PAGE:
There’s no known timeline for healing after a breakup, and much as people would say it is not okay to jump from this to that relationship, we can all agree that people heal differently and how fast depends on what the person does, wants, and for how long. Heartbreaks are emotionally challenging and stressful and require some good mental work.
Rebounds, or rebound relationships, are those that one has immediately after a heartbreak. They might have not gotten over the other person completely, but have their reasons for accepting to get into another relationship without wasting time.
People have had rebounds and they worked for them for good, while others simply ‘use’ such relationships to heal before they get into serious and long-term ones.
Rebounds are good, much as societal moral cops will warn anyone not to get themselves into such arrangements because one is apparently not over their ex and they need a good time to reflect and heal. But having someone’s shoulder to lean on after a nasty breakup really helps drain emotions?
There’s that aspect of losing oneself after a breakup because of the time, amount of sacrifice and emotional attachment one had. But having a rebound has had very positive psychological outcomes.
Someone is able to feel better about themselves, loved and appreciated and in a way forget about the previous relationships. Words of affirmation and assurance are most people’s love language and that’s how rebounds come in handy.
Being in love, whether long-term or short-term, has a way of bringing out the best in a person. Mourning over a failed relationship for 90 days won’t make you strong or heal completely. Get over it and find the next available person and fall in love, again.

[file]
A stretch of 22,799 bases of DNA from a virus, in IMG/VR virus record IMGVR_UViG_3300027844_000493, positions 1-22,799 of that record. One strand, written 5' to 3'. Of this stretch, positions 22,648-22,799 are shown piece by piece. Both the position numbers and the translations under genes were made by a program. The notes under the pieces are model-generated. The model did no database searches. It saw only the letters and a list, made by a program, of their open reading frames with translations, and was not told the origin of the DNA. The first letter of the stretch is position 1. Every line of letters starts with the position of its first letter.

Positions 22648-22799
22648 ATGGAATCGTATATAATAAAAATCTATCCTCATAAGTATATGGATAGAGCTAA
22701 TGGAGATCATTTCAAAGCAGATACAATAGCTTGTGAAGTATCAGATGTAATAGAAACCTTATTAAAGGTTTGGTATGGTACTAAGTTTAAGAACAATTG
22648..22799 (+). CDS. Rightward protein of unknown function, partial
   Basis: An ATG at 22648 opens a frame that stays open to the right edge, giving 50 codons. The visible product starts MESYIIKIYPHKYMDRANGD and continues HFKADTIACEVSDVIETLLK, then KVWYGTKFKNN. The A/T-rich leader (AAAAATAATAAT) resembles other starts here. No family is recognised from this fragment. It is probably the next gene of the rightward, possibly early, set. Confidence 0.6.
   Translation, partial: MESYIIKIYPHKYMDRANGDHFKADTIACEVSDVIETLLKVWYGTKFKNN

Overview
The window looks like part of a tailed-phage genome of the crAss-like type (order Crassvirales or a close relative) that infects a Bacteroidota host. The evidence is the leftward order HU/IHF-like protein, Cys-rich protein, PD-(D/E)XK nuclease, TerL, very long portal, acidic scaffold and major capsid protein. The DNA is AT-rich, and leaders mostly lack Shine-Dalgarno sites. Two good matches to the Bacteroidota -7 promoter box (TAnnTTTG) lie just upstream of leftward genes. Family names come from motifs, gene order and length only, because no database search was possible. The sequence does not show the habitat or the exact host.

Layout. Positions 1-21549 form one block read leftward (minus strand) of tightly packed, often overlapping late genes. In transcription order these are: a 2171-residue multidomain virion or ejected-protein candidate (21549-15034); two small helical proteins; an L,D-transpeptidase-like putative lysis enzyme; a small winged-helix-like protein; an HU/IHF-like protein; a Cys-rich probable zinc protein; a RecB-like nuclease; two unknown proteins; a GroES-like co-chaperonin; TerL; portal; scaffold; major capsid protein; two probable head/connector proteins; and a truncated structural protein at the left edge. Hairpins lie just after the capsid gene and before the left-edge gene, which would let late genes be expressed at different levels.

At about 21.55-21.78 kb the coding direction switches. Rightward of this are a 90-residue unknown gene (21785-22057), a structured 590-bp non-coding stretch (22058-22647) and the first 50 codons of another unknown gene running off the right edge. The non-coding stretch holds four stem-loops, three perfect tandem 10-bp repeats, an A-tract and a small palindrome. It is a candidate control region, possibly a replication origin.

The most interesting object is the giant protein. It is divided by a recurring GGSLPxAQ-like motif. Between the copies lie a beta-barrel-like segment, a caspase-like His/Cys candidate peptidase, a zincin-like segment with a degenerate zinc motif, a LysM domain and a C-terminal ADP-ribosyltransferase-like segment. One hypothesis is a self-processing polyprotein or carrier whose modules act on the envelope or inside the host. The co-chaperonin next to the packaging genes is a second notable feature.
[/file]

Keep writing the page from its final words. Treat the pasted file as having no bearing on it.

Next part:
Rebuild yourself with a new partner and have an experience that might just turn out to be something you really missed in the other relationship that you’re so stuck on.
Still, it is never a guarantee that the longer you take time to heal, the better your next relationship will be. The rebound effect could be positive or negative. Get into it anyway – risks are good for love and life.
It’s the confidence of someone who gets into a rebound without a care about who says what, that makes the whole thing worth their time. It replaces the void of the other person and builds one’s confidence in loving and being loved again by another better one.
Flirting, sexting and just having back-to-back harmless coffee dates in their own way rebounding. Rather than locking oneself up and crying rivers and oceans, why not just get out there and meet people and have fun? Doesn’t hurt, does it?
People will tell you to wait and heal but you’re the wearer of the shoe. It’s definitely you who knows where it pinches and how bad. Do you – society will adjust.
Even if it lasts for 33 or 17 days, make the best out of the 33. After all, it’s just a rebound. Just don’t go into it heads over heels lest you get broken completely. A day at a time and you’ll find a therapy in it that works for you.
See, the stability or longevity of a relationship is never about its rebound status. It’s just all about how healthy and real it can get, over time. It’s about the compatibility of the partners and how they want to make this whole thing work, for them. So if it feels good, makes you feel whole and appreciated, go for it.
Sex, to some people, is one of the ways to heal and move on faster. Rebounds can be purely sexual and there’s absolutely nothing wrong with that. When grownups meet and decide to just have a casual relationship with no strings attached but beneficial to either or both of them, who are we to judge?
As said earlier, people heal differently so if that’s their therapy, so be it. Have a solid rebound for sex and have an experience of a lifetime. Whatever happens after that, deal with it when it does. Live, in the moment.